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A stroll with airs of Rome between Madrid and Seville

A stroll with airs of Rome between Madrid and Seville A new season has just begun: autumn is here! A season in which cities like Madrid and Seville take on a special relevance. With temperatures still warm and skies that intensify light and beauty, this is the perfect time to visit. The same sky, yet different, unparalleled.

Travelling becomes especially rich and rewarding in cities with an intense cultural background. Cities like Madrid and Seville, joined together in just over two hours with the AVE, or high-speed rail link. Simply strolling through the streets in either of the two affords us a pleasure nobody should do without.

A different take on the great artists residing in their museums; a visit to the bars and cafés where our best authors used to meet; enjoying the traditions and the best events on the cultural agenda of each of these cities. All together making up that “other” trip to the very heart of a city, leaving behind the usual official tourist trail. So that once under the skin, you can delve deeper and really understand what makes these cities great.

Some skies are misty, greyish blue and full of clouds, such as those painted by Diego Velázquez. Many of these can be seen in the Prado Museum, which houses a vast collection of the works of this Sevillian painter from the time of his arrival at the court of Philip IV until his death, and whose masterpiece, “Las Meninas”, still instils admiration in the art world.

And there are those other skies, this time clear, clean, of an intense azure blue and with the chiaroscuro of Bartolomé Murillo’s Immaculate Conceptions, which we can contemplate in the city of Seville. The city which in a few months’ time will be celebrating the 4th centenary of the birth of this talented artist with an extensive programme of exhibitions and activities. Perhaps his greatest work is the “Colossal” Immaculate Conception presiding the altar of the former Mercedarian church, today one of the halls of Seville’s Fine Arts Museum (Museo de Bellas Artes).

One same sky shared by two cities. A celestial dome spanning one of the most impressive chapters in the art and culture of Spain, preserving it for us to enjoy.

An experience which comes to life in Francisco de Goya’s frescoes at San Antonio de la Florida. In the literary rooms of the Café Gijón in Paseo de Recoletos. And along this green boulevard which takes us to Madrid’s Art Route, where we will find the Thyssen Museum, CaixaForum or the Reina Sofía Art Centre, amongst others. History, modernity and the avant-garde go hand in hand.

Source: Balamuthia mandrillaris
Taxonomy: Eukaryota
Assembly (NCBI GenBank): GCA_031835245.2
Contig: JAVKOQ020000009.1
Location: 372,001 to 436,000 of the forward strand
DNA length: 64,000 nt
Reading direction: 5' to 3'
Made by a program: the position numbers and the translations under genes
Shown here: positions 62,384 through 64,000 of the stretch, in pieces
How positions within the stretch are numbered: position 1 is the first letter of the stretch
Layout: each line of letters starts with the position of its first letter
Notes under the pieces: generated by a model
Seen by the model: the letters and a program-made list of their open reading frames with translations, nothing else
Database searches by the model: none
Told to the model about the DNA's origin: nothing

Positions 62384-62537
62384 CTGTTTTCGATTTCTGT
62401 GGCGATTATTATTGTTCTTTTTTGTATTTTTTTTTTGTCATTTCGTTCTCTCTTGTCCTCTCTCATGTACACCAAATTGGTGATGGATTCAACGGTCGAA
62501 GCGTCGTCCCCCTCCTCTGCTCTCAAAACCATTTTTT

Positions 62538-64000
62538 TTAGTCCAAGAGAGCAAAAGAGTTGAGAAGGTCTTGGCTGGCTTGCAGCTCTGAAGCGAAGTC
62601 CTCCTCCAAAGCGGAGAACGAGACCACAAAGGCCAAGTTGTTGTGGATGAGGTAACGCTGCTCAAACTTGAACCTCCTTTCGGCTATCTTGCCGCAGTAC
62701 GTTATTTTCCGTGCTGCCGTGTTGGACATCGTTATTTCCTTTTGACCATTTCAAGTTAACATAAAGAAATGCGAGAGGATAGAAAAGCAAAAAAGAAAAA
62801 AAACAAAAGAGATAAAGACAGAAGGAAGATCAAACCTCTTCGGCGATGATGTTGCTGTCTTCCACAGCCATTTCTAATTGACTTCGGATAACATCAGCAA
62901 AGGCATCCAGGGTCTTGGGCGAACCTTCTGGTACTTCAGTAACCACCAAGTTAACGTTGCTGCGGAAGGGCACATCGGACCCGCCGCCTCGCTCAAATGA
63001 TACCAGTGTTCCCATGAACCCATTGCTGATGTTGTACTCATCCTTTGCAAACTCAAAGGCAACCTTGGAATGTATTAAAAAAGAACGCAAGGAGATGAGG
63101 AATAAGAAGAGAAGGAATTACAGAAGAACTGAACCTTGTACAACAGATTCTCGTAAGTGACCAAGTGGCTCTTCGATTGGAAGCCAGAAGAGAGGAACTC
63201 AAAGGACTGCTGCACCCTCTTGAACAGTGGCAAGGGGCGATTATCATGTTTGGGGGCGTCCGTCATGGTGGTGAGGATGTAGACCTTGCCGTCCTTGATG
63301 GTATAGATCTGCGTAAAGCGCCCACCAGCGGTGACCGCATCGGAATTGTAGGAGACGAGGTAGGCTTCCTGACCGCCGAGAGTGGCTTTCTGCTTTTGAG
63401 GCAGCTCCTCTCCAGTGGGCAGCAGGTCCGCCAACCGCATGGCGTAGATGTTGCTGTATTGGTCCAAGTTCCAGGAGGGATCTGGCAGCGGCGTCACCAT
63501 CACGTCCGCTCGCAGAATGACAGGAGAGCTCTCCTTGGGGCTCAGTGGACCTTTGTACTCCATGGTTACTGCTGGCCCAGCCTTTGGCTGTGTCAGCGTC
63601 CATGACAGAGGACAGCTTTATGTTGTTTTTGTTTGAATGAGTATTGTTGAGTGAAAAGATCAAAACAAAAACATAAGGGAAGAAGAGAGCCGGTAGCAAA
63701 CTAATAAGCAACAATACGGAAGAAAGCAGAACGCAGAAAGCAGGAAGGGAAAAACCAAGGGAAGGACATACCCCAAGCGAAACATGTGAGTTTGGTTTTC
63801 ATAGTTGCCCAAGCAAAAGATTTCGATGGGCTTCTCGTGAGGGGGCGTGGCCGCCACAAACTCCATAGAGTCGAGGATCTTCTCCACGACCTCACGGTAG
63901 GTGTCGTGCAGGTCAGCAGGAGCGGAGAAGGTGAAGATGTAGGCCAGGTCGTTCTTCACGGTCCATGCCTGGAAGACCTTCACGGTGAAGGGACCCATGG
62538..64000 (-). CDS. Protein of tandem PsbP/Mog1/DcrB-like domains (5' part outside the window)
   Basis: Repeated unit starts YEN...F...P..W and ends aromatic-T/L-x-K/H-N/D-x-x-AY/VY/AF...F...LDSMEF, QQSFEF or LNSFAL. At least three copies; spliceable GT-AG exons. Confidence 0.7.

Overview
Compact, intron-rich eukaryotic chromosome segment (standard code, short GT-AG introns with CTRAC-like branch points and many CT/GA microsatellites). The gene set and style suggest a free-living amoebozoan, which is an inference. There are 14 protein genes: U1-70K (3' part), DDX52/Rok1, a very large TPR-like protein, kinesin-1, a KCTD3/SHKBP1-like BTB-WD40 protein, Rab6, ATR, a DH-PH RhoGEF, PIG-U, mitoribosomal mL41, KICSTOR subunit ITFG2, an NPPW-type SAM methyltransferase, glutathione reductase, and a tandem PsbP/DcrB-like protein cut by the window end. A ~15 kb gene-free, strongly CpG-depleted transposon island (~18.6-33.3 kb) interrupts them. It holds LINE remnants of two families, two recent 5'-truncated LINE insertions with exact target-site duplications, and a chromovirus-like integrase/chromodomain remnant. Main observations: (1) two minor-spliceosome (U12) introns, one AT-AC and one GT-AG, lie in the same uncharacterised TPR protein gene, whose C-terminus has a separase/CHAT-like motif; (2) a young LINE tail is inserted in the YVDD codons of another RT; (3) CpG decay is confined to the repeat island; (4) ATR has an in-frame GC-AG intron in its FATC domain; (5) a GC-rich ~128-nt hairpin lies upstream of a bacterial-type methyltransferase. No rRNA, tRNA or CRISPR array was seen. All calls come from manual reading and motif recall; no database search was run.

Seville provides its own experience, which starts by recovering The skies we lost, by Joaquín Romero Murube. A much-admired writer and poet, former conservationist of the Royal Palace (Reales Alcázares) of Seville. It was through him that poets such as Federico García Lorca came to know of this monument, today a listed World Heritage site, one of the most visited in Europe. A poet and writer who drove Seville’s literary spirit, who at his peak met in Seville’s Atheneum with the youngsters who would years later make up the bulk of the literary movement Generation of 27. A meeting which came about thanks to Seville’s literary atmosphere, and which was hosted by the bullfighter Ignacio Sánchez Mejías.

Sánchez Mejías was a key figure in bullfighting, but he was above all an intellectual, the person who brought together famous bullfighters Joselito El Gallo and Juan Belmonte, a unique threesome in bullfighting circles whose footprints can be traced back to the Maestranza Bull Ring. This old bullring, built on Baratillo hill, holds memories of history, together with pictures of today, all of which can be seen in its museum.

Walking through the same streets as the Nobel laureate Vicente Aleixandre, close to where the Roman columns built on the corner of Mármoles street stand silent witness to Rome’s period of glory in Seville. View the unique Ruins of Italica (in the nearby town of Santiponce). The birthplace of emperors, now marking the 1900th anniversary of the death of Trajan and the rise to power of Hadrian, the emperor who transformed it into a universal city and one of the most dynamic in Hispania. A town now applying for Unesco World Heritage status, slightly more than a century after being declared a National Monument.

A unique, inimitable city, the legacy of Trajan and Hadrian closing the circle on this other walk through Seville “with the airs of Andalusian Rome”, as Lorca, that great poet from Granada, would write in one of his greatest works –and, indeed, of the whole Generation of 27–, his lament for the death of his much-admired Ignacio Sánchez Mejías.

And so ends our literary, poetic and pictorial proposal, taking in Madrid and Seville, which offers our guests a unique experience this autumn. A richer experience, if you let yourself be carried away to learn more about the people we have mentioned, and track their footprints in the city. A few pointers to aid the traveller in the enthralling adventure of travelling.